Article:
The deputy prime minister has worked in government for over seven years as a minister or secretary of state across four departments and enjoyed strong working relationships with officials across Whitehall. He consistently holds himself to the highest standards of professionalism and has never received nor been made aware of any formal complaint against him.

Here are some more pictures of Rishi Sunak at the G20.

Rishi Sunak arriving for the G20 leaders’ summit in Bali this morning (Bali time) Photograph: Kevin Lamarque/Reuters
Rishi Sunak with Olaf Sholz, the German chancellor.
Sunak with Olaf Sholz (left), the German chancellor. Photograph: Leon Neal/Getty Images,
Sunak talking to the Canadian PM, Justin Trudeau (right), during a summit event on the Partnership for Global Infrastructure and Investment.
Sunak talking to the Canadian PM, Justin Trudeau (right), during a summit event on the Partnership for Global Infrastructure and Investment. Photograph: Saul Loeb/AFP/Getty Images

Sunak says Russian foreign minister had to listen as G20 leaders highlighted ‘illegality and barbaric nature’ of Russia’s war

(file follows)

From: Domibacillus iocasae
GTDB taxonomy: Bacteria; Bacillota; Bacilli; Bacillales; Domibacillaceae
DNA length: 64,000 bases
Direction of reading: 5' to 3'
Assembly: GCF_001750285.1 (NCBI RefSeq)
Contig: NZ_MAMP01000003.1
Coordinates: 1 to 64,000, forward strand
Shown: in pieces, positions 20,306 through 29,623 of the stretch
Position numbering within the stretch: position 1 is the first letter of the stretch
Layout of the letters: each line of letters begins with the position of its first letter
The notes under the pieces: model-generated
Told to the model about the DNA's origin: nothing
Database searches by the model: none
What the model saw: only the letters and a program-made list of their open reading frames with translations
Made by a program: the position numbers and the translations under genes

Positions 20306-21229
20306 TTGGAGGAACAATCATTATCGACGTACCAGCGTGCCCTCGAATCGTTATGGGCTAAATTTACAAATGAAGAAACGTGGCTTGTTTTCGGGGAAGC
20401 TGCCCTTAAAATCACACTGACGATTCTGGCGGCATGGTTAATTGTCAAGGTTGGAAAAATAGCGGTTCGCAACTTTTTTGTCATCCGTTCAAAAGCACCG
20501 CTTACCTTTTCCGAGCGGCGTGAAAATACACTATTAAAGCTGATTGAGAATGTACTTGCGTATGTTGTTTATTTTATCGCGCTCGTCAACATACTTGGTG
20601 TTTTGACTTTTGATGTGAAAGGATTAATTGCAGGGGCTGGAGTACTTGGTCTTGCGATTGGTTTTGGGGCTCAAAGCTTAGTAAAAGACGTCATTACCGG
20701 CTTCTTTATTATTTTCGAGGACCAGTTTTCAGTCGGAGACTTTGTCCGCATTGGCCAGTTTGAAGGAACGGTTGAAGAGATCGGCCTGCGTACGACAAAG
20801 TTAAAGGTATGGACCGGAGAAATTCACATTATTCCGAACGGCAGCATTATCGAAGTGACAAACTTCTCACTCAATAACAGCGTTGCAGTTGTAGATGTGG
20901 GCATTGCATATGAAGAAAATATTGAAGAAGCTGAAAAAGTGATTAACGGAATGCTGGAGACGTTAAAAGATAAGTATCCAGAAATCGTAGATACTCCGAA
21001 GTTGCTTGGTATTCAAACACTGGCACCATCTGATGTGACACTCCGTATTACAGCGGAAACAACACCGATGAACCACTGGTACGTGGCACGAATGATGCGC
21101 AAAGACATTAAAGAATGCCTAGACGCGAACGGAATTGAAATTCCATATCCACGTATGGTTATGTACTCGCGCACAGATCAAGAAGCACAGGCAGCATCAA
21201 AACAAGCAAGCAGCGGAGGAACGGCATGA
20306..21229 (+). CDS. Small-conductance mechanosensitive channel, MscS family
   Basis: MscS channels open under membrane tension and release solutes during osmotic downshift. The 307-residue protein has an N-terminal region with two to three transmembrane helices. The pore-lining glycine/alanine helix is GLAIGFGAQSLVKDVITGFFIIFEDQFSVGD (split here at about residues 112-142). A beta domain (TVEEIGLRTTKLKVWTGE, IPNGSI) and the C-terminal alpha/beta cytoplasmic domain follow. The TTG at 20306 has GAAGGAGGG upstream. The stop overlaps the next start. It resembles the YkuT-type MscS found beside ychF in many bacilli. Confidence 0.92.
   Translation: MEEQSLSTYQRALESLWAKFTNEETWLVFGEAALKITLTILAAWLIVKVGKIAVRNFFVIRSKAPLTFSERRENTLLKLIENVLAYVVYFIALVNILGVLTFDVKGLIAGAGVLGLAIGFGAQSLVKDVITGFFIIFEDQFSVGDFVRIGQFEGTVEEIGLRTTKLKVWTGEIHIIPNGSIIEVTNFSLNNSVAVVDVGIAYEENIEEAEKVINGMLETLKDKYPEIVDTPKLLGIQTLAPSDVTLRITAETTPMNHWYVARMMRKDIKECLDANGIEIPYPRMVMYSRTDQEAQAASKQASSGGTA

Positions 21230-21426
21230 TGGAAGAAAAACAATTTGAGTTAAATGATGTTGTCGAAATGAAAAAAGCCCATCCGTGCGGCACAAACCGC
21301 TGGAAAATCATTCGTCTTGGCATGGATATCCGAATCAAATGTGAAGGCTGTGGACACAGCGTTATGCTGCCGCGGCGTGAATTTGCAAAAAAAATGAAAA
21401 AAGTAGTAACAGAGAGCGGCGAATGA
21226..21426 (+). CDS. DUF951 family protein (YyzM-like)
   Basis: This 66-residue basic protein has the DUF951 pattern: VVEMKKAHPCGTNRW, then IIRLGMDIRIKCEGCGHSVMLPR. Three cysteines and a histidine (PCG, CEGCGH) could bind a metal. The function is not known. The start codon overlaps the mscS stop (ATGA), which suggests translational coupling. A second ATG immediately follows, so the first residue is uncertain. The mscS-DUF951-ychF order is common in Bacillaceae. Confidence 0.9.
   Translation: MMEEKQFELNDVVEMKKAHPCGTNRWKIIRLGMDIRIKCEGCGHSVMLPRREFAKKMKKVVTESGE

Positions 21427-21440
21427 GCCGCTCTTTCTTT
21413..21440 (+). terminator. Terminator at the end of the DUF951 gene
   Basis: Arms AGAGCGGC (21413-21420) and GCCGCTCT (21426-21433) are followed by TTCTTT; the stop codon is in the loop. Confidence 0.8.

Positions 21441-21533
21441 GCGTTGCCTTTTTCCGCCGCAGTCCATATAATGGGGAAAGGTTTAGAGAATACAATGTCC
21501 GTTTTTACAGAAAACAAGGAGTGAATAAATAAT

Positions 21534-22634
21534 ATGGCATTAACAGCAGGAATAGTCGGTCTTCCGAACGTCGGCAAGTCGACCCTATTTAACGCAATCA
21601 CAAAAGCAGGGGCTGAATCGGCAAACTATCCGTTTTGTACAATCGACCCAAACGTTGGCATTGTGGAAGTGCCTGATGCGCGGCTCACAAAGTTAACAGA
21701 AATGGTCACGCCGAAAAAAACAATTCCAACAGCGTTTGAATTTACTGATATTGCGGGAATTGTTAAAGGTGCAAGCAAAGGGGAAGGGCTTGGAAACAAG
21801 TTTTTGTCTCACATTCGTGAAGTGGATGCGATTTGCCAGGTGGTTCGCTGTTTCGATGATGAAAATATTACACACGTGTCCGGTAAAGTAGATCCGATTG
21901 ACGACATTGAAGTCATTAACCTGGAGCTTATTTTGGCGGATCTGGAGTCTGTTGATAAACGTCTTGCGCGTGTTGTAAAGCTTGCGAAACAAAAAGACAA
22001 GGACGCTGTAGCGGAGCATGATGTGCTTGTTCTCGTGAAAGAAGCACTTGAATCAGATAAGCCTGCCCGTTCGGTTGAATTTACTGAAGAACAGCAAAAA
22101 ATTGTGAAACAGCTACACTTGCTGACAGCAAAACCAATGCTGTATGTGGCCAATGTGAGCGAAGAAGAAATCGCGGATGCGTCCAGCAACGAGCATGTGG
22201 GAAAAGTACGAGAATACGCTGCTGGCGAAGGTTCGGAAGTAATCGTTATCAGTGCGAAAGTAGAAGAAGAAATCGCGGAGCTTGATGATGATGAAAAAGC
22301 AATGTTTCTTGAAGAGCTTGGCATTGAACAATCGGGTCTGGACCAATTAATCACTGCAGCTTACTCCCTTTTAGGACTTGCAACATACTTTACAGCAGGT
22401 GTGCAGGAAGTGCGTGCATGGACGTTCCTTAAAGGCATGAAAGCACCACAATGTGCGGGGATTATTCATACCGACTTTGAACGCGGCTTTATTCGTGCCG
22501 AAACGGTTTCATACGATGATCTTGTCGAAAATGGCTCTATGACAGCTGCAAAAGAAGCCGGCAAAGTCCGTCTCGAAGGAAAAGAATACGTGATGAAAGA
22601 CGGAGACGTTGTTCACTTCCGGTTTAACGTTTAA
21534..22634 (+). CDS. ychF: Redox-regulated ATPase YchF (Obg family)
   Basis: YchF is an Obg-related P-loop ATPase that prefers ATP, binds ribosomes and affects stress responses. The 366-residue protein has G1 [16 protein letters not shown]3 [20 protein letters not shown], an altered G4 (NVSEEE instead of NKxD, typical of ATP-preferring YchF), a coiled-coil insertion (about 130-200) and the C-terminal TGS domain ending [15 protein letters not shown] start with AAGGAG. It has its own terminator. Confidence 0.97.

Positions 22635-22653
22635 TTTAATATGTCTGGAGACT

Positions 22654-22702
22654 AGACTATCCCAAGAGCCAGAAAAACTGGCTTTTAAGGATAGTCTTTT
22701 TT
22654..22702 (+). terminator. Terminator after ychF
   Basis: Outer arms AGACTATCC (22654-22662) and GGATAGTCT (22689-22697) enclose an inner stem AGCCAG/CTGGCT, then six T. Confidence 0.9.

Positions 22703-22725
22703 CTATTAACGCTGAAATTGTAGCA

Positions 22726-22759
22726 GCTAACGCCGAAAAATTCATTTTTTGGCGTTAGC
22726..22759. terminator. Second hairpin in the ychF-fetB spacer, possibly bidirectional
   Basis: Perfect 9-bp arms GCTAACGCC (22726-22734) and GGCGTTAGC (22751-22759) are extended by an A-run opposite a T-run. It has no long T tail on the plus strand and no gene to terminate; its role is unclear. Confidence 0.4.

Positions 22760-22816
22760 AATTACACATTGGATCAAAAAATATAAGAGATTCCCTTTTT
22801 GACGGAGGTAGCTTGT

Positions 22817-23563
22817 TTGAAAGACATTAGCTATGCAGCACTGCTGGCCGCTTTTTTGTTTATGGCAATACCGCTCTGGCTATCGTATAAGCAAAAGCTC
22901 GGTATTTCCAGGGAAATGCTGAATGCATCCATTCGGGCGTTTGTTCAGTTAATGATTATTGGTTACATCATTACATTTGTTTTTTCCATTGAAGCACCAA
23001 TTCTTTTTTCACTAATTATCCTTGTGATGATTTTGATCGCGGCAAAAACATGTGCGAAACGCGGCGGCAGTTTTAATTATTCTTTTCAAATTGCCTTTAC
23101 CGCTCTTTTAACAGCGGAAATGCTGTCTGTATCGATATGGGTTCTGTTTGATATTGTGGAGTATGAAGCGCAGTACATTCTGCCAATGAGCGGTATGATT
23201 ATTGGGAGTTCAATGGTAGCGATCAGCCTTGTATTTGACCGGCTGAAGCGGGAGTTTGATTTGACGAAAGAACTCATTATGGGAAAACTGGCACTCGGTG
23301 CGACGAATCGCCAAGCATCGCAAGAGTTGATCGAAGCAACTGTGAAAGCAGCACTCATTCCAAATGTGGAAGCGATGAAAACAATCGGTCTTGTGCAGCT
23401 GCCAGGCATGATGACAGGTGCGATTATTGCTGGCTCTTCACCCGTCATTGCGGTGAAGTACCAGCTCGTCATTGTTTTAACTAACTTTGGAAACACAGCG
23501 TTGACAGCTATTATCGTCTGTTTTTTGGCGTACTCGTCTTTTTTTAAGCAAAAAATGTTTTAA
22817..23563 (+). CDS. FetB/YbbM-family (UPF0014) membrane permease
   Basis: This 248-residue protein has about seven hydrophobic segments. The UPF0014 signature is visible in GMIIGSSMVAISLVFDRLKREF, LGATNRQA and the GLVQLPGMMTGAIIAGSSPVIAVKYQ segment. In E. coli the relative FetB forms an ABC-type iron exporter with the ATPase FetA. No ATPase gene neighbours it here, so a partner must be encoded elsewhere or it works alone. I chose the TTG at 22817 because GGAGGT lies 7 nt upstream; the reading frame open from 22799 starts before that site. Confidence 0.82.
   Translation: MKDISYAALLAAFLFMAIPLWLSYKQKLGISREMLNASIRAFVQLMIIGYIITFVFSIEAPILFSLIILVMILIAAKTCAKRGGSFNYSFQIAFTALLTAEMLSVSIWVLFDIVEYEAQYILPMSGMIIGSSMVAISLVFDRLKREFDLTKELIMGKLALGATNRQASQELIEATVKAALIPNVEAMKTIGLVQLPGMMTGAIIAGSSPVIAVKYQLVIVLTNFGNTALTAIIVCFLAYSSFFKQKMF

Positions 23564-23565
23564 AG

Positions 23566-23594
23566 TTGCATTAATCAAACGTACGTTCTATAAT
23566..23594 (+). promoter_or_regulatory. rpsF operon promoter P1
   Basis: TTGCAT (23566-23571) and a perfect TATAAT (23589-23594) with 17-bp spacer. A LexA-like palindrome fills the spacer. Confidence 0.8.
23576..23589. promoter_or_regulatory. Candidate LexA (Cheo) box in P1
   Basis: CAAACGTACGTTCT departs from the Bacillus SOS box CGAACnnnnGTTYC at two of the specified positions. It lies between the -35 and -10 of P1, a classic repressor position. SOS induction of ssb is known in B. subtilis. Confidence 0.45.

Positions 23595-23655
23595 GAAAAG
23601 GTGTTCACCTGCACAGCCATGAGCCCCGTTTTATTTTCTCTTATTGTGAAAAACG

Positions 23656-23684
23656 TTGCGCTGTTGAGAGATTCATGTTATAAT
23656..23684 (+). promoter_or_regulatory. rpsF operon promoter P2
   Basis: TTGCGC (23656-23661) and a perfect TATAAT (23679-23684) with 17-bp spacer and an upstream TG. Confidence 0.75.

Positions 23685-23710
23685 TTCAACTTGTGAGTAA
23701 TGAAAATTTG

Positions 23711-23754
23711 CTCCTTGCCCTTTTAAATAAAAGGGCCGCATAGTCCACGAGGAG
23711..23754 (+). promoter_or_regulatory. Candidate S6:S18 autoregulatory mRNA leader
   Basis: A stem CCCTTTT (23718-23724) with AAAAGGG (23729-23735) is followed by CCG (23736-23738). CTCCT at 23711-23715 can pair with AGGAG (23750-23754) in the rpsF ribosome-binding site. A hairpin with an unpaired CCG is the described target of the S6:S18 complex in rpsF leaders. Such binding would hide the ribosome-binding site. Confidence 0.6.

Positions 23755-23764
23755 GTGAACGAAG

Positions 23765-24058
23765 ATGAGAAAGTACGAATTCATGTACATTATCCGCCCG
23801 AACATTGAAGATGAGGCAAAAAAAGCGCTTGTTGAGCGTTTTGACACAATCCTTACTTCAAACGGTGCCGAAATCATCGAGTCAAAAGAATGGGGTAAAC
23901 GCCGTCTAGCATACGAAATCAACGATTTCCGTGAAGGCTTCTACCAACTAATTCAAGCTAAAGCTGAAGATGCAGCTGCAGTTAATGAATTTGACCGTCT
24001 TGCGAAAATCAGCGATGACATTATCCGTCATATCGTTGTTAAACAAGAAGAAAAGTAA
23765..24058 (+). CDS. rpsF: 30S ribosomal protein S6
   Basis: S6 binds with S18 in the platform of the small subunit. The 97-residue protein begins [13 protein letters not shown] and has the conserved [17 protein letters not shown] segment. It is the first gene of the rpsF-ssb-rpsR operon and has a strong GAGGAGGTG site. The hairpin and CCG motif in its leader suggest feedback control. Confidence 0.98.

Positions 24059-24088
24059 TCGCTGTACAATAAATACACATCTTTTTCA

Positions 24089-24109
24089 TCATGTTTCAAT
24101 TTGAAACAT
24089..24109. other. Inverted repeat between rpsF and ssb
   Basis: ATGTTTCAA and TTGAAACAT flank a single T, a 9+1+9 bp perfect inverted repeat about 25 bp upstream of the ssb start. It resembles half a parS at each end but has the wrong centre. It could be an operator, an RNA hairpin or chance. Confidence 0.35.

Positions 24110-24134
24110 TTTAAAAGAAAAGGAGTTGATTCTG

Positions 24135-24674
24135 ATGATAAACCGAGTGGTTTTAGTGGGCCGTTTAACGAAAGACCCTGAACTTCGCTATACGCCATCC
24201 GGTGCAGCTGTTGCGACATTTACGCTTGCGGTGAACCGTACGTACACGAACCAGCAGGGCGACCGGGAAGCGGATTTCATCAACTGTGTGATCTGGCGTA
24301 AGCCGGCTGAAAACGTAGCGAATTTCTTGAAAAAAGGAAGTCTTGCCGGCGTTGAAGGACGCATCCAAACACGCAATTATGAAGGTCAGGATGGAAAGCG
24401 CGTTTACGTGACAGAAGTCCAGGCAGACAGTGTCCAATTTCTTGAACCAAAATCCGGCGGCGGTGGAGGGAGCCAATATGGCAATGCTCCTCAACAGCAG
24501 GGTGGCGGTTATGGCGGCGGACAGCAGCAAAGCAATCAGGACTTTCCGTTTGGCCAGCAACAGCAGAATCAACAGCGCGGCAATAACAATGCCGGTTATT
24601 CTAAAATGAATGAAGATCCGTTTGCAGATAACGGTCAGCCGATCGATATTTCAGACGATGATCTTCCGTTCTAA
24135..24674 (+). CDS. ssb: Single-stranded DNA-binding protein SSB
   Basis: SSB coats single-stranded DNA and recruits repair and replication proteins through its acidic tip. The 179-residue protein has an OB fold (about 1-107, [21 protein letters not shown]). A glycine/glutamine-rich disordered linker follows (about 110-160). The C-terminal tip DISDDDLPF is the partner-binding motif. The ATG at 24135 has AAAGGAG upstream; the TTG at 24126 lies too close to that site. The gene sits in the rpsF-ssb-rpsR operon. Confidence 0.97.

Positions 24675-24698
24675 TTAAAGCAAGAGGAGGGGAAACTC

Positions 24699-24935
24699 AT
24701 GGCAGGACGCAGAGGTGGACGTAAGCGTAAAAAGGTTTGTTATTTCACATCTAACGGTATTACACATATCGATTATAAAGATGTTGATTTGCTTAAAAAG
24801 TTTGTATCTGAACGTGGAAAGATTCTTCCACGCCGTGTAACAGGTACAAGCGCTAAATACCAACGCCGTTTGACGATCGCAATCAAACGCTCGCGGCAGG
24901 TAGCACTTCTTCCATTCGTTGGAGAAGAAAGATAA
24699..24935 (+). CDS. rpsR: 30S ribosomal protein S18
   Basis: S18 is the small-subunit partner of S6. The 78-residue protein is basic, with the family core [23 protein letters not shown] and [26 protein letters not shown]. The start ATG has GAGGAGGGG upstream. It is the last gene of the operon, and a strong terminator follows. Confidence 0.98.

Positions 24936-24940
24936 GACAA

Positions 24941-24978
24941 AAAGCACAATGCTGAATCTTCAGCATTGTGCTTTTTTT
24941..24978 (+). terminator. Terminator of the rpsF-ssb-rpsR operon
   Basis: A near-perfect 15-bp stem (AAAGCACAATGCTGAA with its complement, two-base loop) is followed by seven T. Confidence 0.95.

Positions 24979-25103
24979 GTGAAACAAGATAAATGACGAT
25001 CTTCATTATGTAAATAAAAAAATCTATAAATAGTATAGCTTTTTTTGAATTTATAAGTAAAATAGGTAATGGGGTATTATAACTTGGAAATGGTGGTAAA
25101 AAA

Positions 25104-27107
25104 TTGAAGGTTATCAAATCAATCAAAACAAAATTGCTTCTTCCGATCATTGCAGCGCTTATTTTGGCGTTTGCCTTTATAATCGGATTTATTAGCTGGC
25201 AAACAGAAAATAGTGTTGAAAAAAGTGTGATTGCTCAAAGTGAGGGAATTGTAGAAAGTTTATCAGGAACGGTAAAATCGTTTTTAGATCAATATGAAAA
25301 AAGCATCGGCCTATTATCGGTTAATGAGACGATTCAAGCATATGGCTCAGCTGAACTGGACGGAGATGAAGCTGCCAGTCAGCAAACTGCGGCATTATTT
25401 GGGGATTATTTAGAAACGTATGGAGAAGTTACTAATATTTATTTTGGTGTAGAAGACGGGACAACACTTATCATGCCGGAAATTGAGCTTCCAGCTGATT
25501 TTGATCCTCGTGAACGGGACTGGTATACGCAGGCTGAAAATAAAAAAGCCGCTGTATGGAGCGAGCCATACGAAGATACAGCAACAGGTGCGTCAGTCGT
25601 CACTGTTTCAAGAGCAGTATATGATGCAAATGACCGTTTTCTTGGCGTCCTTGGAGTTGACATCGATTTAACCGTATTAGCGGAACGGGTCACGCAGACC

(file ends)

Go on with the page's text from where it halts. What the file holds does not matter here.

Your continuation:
Rishi Sunak has said that he and fellow world leaders highlighted “the illegality and barbaric nature of Russia’s war” at the opening session of the G20 summit. He told broadcasters:

This morning at the G20 we saw international condemnation of Russia’s war in Ukraine. And, with Russia’s foreign minister sitting there, we highlighted both the illegality and barbaric nature of Russia’s war.

And also the devastating impact it’s having on people around the world through higher food and energy prices.

We have a responsibility to work with our G20 allies to fix the global economy, to grip inflation, but also to safeguard and preserve the international order, and that’s what we’re going to do.

World leaders at the opening session of the G20 summit.
World leaders at the opening session of the G20 summit. Photograph: Uae Presidential Court/Reuters

According to Downing Street, Rishi Sunak is “confident” there is growing opposition to Russia’s invasion of Ukraine among G20 countries. As my colleague Jessica Elgot reports, in his speech at the opening session of the summit Sunak said that Russia’s illegal invasion of Ukraine had “profound implications” for the world and that Vladimir Putin, the Russian president, should have been willing to come to the G20 to face other world leaders.

The PM’s spokesperson told journalists this morning (UK time) that Sunak is is “confident that there is a growing number of countries who oppose” Russia’s actions in Ukraine. The spokesperson went on:

It wouldn’t be right for me to speak on behalf of other world leaders but there was certainly very strong condemnation from a number of quarters.